According to the report’s sources, Tesla informed its suppliers about its plans to start producing a new mass-market electric vehicle.
Interestingly, they suggest that the Redwood model will be a compact electric crossover.
Tesla reportedly sent “requests for quotes” of bid invitations for the Redwoon EV to suppliers in 2023. Two of the sources further claimed that Tesla expects to hit a weekly production rate of 10,000 units for the model.
In addition, three sources of the report revealed that Tesla plans to start producing the Redwood model in June 2025.
However, the sources requested to stay anonymous due to the confidentiality of the matter.
Tesla’s push to launch low-cost models
Tesla Chief Executive Elon Musk has been promising its fans and investors that the American automaker will soon launch affordable electric vehicle models and autonomous robotaxis by integrating its next-gen platform, “NV9X.”
It includes the highly-awaited $25,000 Tesla car, enabling the Musk-led company to challenge its gas-powered counterparts and low-cost EV rivals.
As of now, Tesla’s most affordable offering is the all-electric Model 3 sedan. It has a base price of $38,990 in the US market.
Tesla’s efforts in developing new lower-price models are part of the company’s mission to make electric vehicles more affordable and accessible to a wide range of customers.
Tesla’s planned next-gen compact models were among the prevailing concerns of its investors ahead of its quarterly report on Wednesday afternoon.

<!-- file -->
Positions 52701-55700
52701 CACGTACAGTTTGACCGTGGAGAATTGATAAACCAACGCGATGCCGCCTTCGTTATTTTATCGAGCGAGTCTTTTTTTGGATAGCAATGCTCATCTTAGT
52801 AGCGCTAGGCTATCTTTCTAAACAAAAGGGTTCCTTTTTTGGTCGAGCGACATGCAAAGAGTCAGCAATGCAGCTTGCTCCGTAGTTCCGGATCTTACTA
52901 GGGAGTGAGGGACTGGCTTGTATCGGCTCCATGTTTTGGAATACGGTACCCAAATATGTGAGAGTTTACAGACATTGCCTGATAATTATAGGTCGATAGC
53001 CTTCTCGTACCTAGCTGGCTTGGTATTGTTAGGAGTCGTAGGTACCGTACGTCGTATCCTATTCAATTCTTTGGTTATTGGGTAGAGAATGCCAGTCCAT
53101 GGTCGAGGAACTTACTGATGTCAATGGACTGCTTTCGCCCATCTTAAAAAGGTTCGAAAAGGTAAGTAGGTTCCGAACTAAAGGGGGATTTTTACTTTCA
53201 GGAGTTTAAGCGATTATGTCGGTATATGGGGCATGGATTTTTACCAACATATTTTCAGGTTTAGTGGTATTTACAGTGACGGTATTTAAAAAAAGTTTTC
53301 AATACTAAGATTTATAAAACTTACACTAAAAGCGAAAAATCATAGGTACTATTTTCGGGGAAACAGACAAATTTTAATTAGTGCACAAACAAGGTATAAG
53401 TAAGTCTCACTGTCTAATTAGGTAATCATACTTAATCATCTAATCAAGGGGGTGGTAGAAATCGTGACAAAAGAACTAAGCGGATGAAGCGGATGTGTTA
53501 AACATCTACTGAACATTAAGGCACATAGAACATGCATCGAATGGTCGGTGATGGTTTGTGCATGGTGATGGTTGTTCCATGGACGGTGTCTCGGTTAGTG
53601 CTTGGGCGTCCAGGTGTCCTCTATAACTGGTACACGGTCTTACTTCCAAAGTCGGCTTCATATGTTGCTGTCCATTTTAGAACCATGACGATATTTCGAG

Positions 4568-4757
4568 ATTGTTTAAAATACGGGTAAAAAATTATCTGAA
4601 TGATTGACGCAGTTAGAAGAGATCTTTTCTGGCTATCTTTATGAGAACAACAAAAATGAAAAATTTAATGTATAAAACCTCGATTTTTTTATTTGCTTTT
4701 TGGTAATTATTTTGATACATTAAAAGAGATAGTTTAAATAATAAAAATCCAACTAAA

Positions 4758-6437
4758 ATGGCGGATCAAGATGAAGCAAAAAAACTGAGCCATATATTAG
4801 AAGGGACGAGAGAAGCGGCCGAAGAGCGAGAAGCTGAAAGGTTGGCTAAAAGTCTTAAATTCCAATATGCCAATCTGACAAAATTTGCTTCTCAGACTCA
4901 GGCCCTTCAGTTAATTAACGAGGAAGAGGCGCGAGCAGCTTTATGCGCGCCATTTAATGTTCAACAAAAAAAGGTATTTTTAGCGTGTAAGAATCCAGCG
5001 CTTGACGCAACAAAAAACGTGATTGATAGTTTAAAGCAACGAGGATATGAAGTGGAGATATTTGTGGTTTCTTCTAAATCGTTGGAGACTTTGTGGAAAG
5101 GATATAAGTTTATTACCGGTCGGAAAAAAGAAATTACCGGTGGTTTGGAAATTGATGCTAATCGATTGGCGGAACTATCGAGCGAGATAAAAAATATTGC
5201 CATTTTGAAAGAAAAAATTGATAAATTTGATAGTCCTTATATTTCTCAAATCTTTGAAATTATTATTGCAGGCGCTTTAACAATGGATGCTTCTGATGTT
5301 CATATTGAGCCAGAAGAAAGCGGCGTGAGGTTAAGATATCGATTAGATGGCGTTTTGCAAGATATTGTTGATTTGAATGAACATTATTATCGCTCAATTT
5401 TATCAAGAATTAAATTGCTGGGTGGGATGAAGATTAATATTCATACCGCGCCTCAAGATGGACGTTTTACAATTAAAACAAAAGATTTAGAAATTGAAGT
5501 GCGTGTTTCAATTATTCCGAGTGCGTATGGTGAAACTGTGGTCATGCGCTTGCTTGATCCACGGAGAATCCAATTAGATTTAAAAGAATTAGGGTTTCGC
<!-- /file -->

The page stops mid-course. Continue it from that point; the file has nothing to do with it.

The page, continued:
Tesla is reportedly expected to release a forecast of a 21% increase in its deliveries this year. However, it falls short of Tesla CEO Musk’s 50% long-term annual target, which he announced three years ago.
In May, the Tesla boss said the company was developing two new models with a potential combined annual sales of 5 million units.
“Both the design of the products and manufacturing techniques are head and shoulders above anything else that is present in the industry.”
Tesla CEO Elon Musk
Tesla’s upcoming mass-market models will play a significant role in the company’s target to reach 20 million electric vehicle sales by 2030. However, it would be challenging for the Musk-led automaker to profit from cheaper models, considering the high costs of batteries.